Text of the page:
While its origins are obscure, the phrase is commonly used in the US. Like many idioms, it has an alliterative ring to it that lends itself easily to memory and conversation. It is also a concise and friendly way for someone to express that he or she is tired of waiting around for something to happen, without being openly offensive by saying so.


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Post 7

I overheard a conversation between my best friend's boyfriend and his friend at school one day. He told his friend that my friend was “good to go,” meaning that he was about to sleep with her that weekend.

I knew this wasn't true, because my friend believed in waiting until she was married. I felt that she should know what he was saying behind her back, because I wasn't sure if he was just trying to impress his friend or if he really felt that she was willing.

Either way, she needed to know. He could have tarnished her good reputation by saying stuff like that.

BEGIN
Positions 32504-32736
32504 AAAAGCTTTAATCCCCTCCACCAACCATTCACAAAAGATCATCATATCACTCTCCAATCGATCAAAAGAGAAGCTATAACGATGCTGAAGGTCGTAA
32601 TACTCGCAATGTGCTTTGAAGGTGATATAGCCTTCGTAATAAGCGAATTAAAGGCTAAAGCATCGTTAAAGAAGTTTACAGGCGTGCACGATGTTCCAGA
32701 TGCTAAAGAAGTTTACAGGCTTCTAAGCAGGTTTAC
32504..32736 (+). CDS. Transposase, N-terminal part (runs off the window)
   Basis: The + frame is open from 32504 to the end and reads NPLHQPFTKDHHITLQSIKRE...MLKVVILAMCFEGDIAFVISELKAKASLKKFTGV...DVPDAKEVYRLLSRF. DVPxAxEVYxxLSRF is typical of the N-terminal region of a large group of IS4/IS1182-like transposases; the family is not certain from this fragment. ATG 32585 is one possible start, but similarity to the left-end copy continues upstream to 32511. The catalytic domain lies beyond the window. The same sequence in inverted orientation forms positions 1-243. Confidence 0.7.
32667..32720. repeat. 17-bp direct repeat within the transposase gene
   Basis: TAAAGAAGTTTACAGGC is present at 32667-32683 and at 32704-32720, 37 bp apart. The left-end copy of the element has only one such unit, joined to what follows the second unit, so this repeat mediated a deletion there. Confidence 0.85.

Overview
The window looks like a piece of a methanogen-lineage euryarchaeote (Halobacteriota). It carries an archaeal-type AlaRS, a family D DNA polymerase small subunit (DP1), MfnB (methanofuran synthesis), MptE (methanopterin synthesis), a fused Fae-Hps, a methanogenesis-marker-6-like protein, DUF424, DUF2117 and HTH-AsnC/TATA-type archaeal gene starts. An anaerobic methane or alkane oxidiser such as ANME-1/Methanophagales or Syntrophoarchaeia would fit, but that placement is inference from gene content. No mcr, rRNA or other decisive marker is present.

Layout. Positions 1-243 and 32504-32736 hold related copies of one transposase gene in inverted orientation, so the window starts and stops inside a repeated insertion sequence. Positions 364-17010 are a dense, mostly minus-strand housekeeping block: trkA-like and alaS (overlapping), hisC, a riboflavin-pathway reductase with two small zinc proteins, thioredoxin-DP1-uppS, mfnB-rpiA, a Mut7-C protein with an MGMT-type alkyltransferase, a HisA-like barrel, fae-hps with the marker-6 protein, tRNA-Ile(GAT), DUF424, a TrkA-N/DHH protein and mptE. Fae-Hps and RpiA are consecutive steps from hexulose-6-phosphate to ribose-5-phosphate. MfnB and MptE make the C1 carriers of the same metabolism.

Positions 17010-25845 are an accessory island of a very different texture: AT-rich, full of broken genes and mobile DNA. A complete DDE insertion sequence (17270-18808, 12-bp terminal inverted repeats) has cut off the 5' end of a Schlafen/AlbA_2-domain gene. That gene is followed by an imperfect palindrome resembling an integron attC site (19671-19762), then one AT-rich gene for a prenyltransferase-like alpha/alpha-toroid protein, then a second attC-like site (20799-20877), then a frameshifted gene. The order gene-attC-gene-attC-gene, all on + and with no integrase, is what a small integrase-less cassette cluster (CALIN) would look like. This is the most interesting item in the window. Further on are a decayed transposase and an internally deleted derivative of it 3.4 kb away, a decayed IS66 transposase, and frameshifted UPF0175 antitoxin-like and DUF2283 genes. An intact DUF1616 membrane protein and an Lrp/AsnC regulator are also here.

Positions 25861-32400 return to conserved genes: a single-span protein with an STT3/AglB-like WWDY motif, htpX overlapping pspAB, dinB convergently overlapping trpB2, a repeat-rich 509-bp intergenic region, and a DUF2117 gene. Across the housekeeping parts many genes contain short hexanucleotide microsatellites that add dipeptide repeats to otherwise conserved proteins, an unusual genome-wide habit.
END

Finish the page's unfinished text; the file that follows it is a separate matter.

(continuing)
Post 6

My friend and I live about forty miles apart, so we would always meet up at a point halfway between our houses when we were going to ride to the mall together. I would always tell her to text me before she left her house, because if we left at the same time, we would arrive at the same time.

She would always text “good 2 go” when she was about to pull out of her driveway. This was short and sweet, and it took less time than typing out, “I'm leaving the house now.”

Post 5

@seag47 – It is almost always a relief to hear those words from some sort of professional. I remember the day that I was getting discharged from the hospital after a two-week stay and how glad I was to hear this idiom coming from the doctor's lips.

I knew that I was getting discharged that day, but I had to wait around for hours so that the doctor could give me one last exam. I was terrified that he might find some reason for me to stick around, so I was immensely relieved when he said I was good to go.

I jumped up and ran toward the door, but he told me that I would have to be

pushed out in a wheelchair because of hospital policy. I was raring to go, instead of just good to go, so it was hard for me to sit down in that chair and let someone else slowly push me toward the exit.
Post 4